|Verdict: Guilty: Wilson sentenced to 60 years in prison|
|Faith Huffman | News-Telegram News Editor|
April 9, 2004 -- A Hopkins County jury sentenced Jimmy Dee Wilson to serve 60 years in prison for murdering his girlfriend's husband, Dalton Eugene "Butch" Monday Jr. The jury deliberated for just under an hour Thursday afternoon before returning their decision, which included a $10,000 fine.
"We believe in the jury system. They really paid close attention and took their job seriously," William Howard McDowell, co-defense counsel with John Ginn, said of the sentence.
"It's a powerful statement from the jury, I thought, about what happens when you take a life in Hopkins County," Assistant District Attorney Martin Braddy said. "The punishment clearly shows if a life is taken it means a whole lot, is worth a whole lot. Sixty years is a very strong statement from the jury. ... The jury really worked hard."
Braddy said that he felt the decision showed that the 10-woman, 2-man jury panel based their decisions on the evidence presented during the trial instead of focusing on character flaws divulged about the victim, defendant and witnesses, and other emotional testimony presented which could easily have "clouded their judgment."
Family members of Monday and others addressed Wilson after the verdict was announced Thursday.
A prepared statement by Terry and Butch Monday's daughter, Megan, was read to Wilson by District Attorney Witness Coordinator Amy Culpepper Perkins.
"The actions you took left us kids without a dad," Culpepper read. "Mason will not have his father at his high school graduation nest year. Micah will not have her dad at her first ball game or to walk her down the aisle when she gets married. Molly will never know her papa. You have not only affected my family but yours."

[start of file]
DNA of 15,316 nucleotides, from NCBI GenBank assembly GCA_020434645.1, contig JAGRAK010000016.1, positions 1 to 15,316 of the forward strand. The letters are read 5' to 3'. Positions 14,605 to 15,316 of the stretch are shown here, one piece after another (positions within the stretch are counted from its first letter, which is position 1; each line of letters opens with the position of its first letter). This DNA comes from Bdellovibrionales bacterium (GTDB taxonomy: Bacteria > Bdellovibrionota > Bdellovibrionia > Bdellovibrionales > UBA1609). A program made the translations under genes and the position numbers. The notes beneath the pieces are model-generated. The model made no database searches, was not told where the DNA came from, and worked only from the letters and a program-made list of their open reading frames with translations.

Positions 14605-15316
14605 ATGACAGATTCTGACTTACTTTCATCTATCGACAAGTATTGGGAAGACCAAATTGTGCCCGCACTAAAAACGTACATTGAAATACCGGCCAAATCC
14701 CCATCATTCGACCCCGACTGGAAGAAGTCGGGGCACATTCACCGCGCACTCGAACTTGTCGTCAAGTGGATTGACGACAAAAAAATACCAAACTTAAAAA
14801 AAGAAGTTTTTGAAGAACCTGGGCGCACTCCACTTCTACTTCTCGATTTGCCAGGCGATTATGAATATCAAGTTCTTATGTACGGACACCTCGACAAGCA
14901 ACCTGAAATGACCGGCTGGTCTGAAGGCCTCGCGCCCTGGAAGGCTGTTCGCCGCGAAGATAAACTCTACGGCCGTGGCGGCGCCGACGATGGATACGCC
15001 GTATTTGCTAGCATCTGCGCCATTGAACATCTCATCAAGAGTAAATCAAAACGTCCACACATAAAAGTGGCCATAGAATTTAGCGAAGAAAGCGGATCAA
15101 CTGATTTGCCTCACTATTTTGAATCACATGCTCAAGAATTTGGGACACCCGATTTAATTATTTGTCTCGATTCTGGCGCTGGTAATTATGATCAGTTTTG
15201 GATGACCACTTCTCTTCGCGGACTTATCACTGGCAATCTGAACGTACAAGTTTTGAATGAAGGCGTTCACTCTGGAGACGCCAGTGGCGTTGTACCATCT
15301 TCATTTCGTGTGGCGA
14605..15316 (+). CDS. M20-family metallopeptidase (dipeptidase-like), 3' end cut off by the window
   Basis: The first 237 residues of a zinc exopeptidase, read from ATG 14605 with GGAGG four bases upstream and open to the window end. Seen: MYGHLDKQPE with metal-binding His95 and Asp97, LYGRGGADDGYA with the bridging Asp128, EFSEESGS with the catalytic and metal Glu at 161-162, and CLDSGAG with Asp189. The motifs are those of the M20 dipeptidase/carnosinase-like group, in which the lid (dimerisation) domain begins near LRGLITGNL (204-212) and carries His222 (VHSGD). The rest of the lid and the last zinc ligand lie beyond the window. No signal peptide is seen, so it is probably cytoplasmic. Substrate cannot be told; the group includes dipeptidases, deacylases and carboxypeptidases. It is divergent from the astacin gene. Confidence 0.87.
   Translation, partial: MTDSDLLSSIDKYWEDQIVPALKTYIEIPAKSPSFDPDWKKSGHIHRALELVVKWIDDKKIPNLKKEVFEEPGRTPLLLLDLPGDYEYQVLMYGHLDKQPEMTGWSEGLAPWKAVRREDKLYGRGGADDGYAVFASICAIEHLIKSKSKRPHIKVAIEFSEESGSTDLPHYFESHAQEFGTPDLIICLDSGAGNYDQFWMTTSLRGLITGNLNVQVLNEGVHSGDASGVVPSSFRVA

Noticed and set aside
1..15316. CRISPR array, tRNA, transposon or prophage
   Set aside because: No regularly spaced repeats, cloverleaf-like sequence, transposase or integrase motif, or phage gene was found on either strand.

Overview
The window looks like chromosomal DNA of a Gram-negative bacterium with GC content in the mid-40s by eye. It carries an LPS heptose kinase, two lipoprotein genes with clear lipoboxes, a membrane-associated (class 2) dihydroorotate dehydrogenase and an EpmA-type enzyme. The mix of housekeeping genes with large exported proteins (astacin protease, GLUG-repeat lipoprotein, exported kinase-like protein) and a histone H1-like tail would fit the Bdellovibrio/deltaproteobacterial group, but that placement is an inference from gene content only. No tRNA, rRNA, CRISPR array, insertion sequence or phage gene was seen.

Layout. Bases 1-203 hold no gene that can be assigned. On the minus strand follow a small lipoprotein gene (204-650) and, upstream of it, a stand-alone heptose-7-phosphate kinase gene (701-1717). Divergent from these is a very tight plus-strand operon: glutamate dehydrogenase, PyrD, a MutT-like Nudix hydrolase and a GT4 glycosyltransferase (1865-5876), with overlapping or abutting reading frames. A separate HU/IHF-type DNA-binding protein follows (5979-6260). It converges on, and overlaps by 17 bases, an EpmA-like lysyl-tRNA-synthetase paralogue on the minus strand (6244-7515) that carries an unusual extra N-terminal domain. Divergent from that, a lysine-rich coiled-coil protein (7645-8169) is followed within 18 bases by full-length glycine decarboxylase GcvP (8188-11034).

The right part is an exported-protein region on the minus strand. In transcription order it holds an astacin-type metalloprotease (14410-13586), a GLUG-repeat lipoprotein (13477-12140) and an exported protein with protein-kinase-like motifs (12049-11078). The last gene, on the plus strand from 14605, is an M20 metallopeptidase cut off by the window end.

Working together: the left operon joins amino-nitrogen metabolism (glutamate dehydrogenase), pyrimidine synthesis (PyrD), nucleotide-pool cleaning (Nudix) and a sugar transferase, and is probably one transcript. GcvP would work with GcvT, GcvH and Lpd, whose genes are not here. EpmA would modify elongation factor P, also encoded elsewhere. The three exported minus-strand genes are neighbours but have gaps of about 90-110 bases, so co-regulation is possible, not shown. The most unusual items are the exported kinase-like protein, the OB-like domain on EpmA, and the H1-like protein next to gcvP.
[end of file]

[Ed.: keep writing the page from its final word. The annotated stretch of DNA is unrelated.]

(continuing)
"I want to say first how good a man my dad was," a very emotional Morgan Monday Warren, Monday's oldest daughter, told Wilson as she choked back tears immediately after the sentence was read. " I think my dad would even ask me to tell you thank you for giving him peace and happiness in heaven."
One of the girls' friends also addressed Wilson, noting how Monday's death affected his family. Braddy used the family's emotions in his closing arguments during the sentencing phase of the trial.
"The day these people [Monday's family members] forget about Butch Monday, is the day he [Wilson] should forget," Braddy said. "He deserves to think about him for the rest of his life."
McDowell urged the jury during his closing arguments to refrain from sentencing Wilson to life in prison.
"One man's life has been taken away," he said. "That man's life affected lots of people, just as Mr. Wilson affects lots of people. Don't throw Mr. Wilson's life away. One mistake has been made. Let's not make another one."
Braddy said that his office strongly encourages the families of victims of violent crimes to seek counseling so that they can begin learning to deal with the grieving process and learning how to cope with the impact the crime has had on their lives.
Wilson's legal troubles did not end Thursday. Wilson told the court he would need an attorney appointed to him for the appeals process as he could not afford one. However, it was decided that an indigence hearing would be conducted before Eighth Judicial District Judge Robert Newsom at 8:30 a.m. Monday as the defendant's testimony during the trial presented evidence that his pickup truck may not be the only item of value Wilson owns. He may own a number of horses, which would also have to be considered.